Elevator buttons and escalator handrails are dirty and can be a prime place to catch a cold. Try to avoid touching them if you can. Here’s a tip for elevator buttons: use your elbow or knuckle instead of fingertip to press the button. Or take the stairs – the exercise will do you good. Researchers have found that about 30 minutes of exercise three to four times per week may help decrease your risk of several types of cancer.

Office workspaces

The average office workspace is dirtier than many places listed in this article. People talk, sneeze, eat and breath all over their phones, keyboards and desks everyday. Disinfect your workspace, particularly if you share your desk, computer or phone with other employees.

Gas station pump handles and keypads

One word — yucky. In addition to all the grease and grime, gas station pump handles and keypads are touched by many people everyday, making it a breeding ground for bacteria. Here’s a great idea: keep a small bottle of alcohol-based hand antiseptic in the car to use after you gas up.

Airplanes, subways and buses

Have you been on an airplane recently? If they make the seats any smaller, you’ll be sitting on someone’s lap. If a person is sick on a plane, the people in front, behind and to either side of them are at risk for getting sick. About 50% of the air is recirculated and is passed through special air filters to remove dust, vapor, bacteria and mold. Viruses are too small to be trapped by the filter, but viruses are typically attached to droplets, which are filtered. However, there are still ways that infections can be transmitted to passengers. Body-to-body contact is one mode of transmission. Another mode of transmission is from large droplets that are sprayed when a person sneezes, coughs or talks. The virus or bacteria sprayed at you infects your body through your eyes, nose and/or mouth. Still another mode of transmission occurs when larger infected droplets partially evaporate and becomes widely dispersed in the air. It’s simple: don’t fly when you’re sick. If you’re on an airplane and someone nearby is sick, ask if you can move to another seat.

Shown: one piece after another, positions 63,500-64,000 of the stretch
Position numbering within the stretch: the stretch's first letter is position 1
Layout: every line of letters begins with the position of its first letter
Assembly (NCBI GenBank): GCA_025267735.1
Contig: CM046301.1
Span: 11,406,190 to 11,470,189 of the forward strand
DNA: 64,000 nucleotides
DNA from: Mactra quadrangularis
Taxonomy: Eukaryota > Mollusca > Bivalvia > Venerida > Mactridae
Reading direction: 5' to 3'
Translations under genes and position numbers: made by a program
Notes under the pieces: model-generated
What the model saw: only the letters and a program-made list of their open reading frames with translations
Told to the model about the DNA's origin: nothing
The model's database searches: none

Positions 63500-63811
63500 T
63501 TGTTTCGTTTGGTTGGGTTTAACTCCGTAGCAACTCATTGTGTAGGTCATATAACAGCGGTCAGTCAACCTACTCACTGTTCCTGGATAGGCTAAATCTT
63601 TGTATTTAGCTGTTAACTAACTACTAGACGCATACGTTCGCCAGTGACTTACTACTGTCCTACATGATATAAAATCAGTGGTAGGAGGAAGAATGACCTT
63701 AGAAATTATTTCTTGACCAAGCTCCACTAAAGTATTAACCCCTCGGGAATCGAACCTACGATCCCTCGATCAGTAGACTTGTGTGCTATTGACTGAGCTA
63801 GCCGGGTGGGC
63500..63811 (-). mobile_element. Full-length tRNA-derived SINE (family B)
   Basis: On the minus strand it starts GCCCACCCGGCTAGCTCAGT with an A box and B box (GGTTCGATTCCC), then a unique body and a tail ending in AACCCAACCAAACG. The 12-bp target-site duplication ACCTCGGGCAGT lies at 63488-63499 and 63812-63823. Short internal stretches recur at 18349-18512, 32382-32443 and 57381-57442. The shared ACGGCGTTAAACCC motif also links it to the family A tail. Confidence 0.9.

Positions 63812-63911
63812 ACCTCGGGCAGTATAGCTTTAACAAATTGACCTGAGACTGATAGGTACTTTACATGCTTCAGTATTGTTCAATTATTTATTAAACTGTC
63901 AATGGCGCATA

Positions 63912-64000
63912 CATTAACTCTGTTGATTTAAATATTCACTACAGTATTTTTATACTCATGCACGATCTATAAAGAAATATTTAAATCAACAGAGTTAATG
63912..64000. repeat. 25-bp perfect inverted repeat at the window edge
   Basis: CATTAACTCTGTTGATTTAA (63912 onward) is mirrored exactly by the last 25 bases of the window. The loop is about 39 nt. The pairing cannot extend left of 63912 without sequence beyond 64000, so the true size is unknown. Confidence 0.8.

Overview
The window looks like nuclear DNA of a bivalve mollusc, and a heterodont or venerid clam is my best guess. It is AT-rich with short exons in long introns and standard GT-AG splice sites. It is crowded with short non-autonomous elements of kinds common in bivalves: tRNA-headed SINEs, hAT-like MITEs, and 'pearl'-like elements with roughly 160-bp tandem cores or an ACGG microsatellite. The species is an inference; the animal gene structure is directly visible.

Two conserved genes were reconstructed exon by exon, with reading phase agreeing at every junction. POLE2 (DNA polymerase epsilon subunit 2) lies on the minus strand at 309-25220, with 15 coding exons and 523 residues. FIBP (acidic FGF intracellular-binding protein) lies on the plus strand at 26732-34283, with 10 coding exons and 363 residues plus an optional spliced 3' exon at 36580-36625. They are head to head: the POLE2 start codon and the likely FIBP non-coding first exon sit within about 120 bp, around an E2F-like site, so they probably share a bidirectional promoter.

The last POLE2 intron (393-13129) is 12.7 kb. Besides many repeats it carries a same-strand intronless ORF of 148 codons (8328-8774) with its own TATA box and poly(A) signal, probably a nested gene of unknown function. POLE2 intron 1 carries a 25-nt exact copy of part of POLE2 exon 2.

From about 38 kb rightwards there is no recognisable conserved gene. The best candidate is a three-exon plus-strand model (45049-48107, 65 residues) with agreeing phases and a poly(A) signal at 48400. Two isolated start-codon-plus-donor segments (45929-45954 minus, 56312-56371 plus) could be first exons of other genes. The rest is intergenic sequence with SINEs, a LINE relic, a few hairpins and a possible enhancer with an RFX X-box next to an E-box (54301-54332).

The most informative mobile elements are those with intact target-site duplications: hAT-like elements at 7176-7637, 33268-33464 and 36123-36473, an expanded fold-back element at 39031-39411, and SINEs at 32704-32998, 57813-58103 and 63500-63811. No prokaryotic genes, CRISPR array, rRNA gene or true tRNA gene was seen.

Okay, any public transportation is bound to have germs lurking in them. Subway and bus poles and handles are no exception. To protect yourself, wear gloves when touching the poles and/or handles. If you do touch the them without gloves, don’t touch your eyes, nose or mouth until you’ve washed your hands. Another idea is to sit so you don’t have to hold anything.


  1. Rusin et al. Reduction of faecal coliform, coliform and heterotrophic plate count bacteria in the household kitchen and bathroom by disinfection with hypochlorite cleaners. J Appl Microbiol. 1998 Nov;85(5):819-28.
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  2. Scott et al. An investigation of microbial contamination in the home. J Hyg (Lond). 1982 Oct;89(2):279-93.
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  3. Scott and Bloomfield. The survival and transfer of microbial contamination via cloths, hands and utensils. J Appl Bacteriol. 1990 Mar;68(3):271-8.
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  4. Gerba et al. Microbiological hazards of household toilets: droplet production and the fate of residual organisms. Appl Microbiol. 1975 Aug;30(2):229-37.
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  5. Barker and Jones. The potential spread of infection caused by aerosol contamination of surfaces after flushing a domestic toilet. J Appl Microbiol. 2005;99(2):339-47.
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  6. Bardell D. Survival of herpes simplex virus type 1 on some frequently touched objects in the home and public buildings. Microbios. 1990;63(256-257):145-50.
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  7. Ansari et al. Rotavirus survival on human hands and transfer of infectious virus to animate and nonporous inanimate surfaces. J Clin Microbiol. 1988 Aug;26(8):1513-8.
    View abstract
  8. Millions of Germs and Bacteria Await Kids at School. NSF International. Sept 2005.
About the Author

Walter Jessen, Ph.D. is a Data Scientist, Digital Biologist, and Knowledge Engineer. His primary focus is to build and support expert systems, including AI (artificial intelligence) and user-generated platforms, and to identify and develop methods to capture, organize, integrate, and make accessible company knowledge. His research interests include disease biology modeling and biomarker identification. He is also a Principal at Highlight Health Media, which publishes Highlight HEALTH, and lead writer at Highlight HEALTH.